How We Built The A-Frame Shelby Shack Tiny House: 5 – The Deck

Let's add a tiny deck onto our tiny house (and gas springs for the swing wall)

STEP 5 – The Deck and Gas Springs for Swing Wall

Matt, the dad here! We always intended to include a deck with our tiny house.  When we initially purchased our materials, we misjudged how much we needed and didn’t have enough for the deck.  We had to wait again for more materials to get in stock.

Just like the base of the tiny house, the deck has to be level. We built the outside frame of the deck. We dug holes and used gravel and cinder blocks for the deck support. We used levels to keep checking throughout the process until it was just right.

In the above picture, you can see how we cut the plastic of the swing wall so it extended down below the edge. This was great for keeping rain out, but it was too low for us to install the deck.  Theresa had to cut it again with the Dremel tool to make space for the deck.

Next to measure and install the cross beams to offer support for the top of the deck.

We had final checks to make sure everything was centered, balanced, and level. We screwed the deck into the frame for great stability.

Catherine and Theresa then installed the top boards, making sure to leave a small gap between each, allowing any rainwater to drain.

Then we just needed to sand the deck to prepare it for staining later.

We learned that building projects make a lot of mess and require a lot of tools. Many we rented or borrowed, and a few we bought.

One thing we hadn’t addressed was how to keep the swing wall open and supported. One of the nice options of this design is the swing wall AND optional deck combined. When you open the swing wall with the deck, it really opens up the space, and the tiny house seems much larger!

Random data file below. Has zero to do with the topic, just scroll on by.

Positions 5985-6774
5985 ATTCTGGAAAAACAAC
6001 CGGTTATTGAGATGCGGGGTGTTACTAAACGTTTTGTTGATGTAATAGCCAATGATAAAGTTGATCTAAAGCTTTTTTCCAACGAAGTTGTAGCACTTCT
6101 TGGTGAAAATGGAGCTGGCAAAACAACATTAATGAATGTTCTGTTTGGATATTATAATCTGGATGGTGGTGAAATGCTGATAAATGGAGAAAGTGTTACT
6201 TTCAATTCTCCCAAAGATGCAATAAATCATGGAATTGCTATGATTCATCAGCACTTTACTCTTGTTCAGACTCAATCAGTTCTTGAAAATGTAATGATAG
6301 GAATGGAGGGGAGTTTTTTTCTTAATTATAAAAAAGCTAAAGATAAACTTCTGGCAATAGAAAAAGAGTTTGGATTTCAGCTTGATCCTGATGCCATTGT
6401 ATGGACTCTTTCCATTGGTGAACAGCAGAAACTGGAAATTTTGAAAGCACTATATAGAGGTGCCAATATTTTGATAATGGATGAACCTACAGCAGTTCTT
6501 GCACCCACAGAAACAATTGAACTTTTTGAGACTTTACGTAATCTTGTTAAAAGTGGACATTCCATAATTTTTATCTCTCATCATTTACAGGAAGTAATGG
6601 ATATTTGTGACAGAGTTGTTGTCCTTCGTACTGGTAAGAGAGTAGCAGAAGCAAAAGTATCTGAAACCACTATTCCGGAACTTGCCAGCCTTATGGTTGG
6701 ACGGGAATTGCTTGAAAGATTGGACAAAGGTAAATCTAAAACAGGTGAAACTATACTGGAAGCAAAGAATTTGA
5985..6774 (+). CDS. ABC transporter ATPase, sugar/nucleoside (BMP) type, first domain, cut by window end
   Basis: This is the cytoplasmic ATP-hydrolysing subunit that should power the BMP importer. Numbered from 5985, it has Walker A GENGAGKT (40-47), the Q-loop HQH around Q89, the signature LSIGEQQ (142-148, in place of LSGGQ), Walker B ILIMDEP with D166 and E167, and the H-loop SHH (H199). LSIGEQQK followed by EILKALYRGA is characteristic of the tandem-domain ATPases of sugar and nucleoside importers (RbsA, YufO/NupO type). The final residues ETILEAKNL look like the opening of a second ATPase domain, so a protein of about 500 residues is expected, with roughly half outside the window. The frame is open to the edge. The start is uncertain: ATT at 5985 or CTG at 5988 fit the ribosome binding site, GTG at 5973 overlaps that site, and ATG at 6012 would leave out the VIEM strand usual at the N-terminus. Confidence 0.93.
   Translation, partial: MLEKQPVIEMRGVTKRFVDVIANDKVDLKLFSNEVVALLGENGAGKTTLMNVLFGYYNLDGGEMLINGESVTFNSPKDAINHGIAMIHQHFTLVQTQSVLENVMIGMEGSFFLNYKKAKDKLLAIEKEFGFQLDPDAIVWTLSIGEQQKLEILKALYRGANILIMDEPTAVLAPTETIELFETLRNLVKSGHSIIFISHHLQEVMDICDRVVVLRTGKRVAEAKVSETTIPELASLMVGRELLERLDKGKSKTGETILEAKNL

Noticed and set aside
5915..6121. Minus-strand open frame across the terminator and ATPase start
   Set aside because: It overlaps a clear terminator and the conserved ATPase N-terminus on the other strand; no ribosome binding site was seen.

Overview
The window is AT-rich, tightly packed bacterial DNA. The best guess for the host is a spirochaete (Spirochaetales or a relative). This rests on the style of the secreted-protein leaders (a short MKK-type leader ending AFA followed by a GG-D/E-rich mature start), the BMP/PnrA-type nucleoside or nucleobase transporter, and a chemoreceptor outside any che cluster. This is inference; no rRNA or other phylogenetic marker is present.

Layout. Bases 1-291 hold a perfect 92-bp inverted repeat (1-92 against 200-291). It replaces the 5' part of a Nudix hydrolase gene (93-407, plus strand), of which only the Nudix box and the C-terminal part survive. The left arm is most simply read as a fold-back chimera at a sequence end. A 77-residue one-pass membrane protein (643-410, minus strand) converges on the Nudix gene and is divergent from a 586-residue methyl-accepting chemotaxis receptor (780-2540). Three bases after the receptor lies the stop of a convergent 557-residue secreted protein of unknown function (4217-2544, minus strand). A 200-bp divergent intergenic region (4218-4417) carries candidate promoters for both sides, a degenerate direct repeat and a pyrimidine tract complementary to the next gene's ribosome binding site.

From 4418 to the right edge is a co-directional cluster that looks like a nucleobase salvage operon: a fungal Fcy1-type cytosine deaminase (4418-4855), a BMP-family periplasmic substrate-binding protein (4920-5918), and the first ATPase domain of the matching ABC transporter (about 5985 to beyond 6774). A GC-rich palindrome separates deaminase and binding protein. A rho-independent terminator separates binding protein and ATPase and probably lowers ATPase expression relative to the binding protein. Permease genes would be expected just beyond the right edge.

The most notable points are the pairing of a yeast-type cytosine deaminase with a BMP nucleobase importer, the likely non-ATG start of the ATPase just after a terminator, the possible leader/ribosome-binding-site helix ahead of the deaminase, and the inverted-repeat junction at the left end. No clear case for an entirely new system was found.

The “swing wall” is about two-thirds of one of the slanted walls. It’s great to look through when closed, and it brings in great natural light. Although when the sun is shining through it on a hot day, it creates a “greenhouse” effect, and it can feel like an oven. Opening up the swing wall made a lot of difference on those days.

One problem with the swing wall was the weight – it was relatively heavy. It was over 50 pounds, so there was a lot of force involved to open it yourself when it was closed and for the final push upward at the end of the swing. When lifting it up we had to place a wooden beam under it to keep it open. It was really a two-person job. It wasn’t awful, but we thought there might be another solution.

A friend of mine suggested we look into something called a gas spring. They are used in some people’s car trunks and hoods and in many other scenarios. They make it much easier to open and close and help doors stay open when you want. We loved that idea! But would it work for something like this? I got to work doing research on them online and asked companies about the measurements to find the type and size. We found an awesome site called – you put in all your measurements, and it tells you what type you need, hardware, and where and how to install them. (We got the Gas spring 14-28 Stroke 500, with a Force of 300 N, but we think we should have gone the next strength up because when it gets cold, it doesn’t stay open.) Their customer support was awesome too.

We got two and installed them on each side. It was much much easier to open and close. Once you got it to the top, it stayed open. And you could easily do it with one person. It was perfect! (Well, mostly – more on that later). It opens right above the small deck and we can spill out to the deck and enjoy the outside air. A little house with a little deck makes a big difference.

While it did increase the budget, we were very happy with the results.

PREVIOUS STEP 4 – The Window Wall

NEXT STEP: 6 – The Siding

or jump to any step:

  1. Base
  2. Swing Wall
  3. Window Wall
  4. Door Wall
  5. The Deck
  6. The Siding
  7. The Interior
  8. Electricity
  9. The Floor
  10. Interior Design

And don’t forget to check out our blog for the latest updates.

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